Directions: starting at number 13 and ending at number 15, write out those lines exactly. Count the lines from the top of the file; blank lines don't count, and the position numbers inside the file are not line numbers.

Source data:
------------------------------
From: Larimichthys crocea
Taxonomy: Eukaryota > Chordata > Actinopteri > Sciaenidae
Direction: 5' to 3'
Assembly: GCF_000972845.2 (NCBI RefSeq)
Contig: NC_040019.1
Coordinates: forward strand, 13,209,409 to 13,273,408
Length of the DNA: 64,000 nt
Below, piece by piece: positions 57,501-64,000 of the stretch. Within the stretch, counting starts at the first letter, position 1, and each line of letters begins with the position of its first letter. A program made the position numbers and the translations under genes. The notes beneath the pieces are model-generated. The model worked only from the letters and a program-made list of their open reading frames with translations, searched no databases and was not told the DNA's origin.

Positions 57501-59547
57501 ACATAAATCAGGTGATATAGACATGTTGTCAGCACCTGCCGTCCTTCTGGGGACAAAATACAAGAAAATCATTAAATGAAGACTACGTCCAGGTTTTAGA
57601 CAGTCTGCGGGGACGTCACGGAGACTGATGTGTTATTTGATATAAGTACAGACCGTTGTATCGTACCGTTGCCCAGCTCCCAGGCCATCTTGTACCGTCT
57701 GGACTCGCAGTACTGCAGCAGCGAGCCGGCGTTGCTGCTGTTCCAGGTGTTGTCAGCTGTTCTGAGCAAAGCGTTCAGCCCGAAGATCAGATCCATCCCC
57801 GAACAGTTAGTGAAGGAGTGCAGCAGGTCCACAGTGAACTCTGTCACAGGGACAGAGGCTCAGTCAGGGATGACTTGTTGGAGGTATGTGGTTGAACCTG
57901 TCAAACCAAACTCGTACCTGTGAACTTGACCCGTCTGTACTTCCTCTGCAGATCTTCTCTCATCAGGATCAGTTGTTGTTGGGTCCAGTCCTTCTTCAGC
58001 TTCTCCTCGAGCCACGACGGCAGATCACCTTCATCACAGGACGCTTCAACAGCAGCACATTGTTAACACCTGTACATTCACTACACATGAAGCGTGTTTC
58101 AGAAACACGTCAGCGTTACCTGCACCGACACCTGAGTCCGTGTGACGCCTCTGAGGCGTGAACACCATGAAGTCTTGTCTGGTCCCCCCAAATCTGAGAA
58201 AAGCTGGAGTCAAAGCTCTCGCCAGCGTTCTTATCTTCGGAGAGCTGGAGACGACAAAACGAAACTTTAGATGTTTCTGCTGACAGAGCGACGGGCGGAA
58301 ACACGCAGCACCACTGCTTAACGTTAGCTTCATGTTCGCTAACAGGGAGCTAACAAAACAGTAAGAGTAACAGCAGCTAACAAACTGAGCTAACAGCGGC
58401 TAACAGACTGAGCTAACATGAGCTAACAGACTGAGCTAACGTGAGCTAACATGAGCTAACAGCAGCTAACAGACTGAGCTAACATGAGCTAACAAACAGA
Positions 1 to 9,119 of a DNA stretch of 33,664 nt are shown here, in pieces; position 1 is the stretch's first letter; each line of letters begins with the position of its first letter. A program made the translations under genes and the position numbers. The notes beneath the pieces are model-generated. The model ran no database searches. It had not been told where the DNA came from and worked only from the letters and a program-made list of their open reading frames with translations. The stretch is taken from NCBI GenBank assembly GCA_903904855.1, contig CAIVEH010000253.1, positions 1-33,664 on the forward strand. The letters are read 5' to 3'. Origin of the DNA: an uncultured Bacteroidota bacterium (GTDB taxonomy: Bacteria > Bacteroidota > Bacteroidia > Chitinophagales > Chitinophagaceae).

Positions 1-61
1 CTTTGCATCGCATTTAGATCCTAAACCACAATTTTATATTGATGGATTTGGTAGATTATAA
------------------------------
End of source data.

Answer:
57801 GAACAGTTAGTGAAGGAGTGCAGCAGGTCCACAGTGAACTCTGTCACAGGGACAGAGGCTCAGTCAGGGATGACTTGTTGGAGGTATGTGGTTGAACCTG
57901 TCAAACCAAACTCGTACCTGTGAACTTGACCCGTCTGTACTTCCTCTGCAGATCTTCTCTCATCAGGATCAGTTGTTGTTGGGTCCAGTCCTTCTTCAGC
58001 TTCTCCTCGAGCCACGACGGCAGATCACCTTCATCACAGGACGCTTCAACAGCAGCACATTGTTAACACCTGTACATTCACTACACATGAAGCGTGTTTC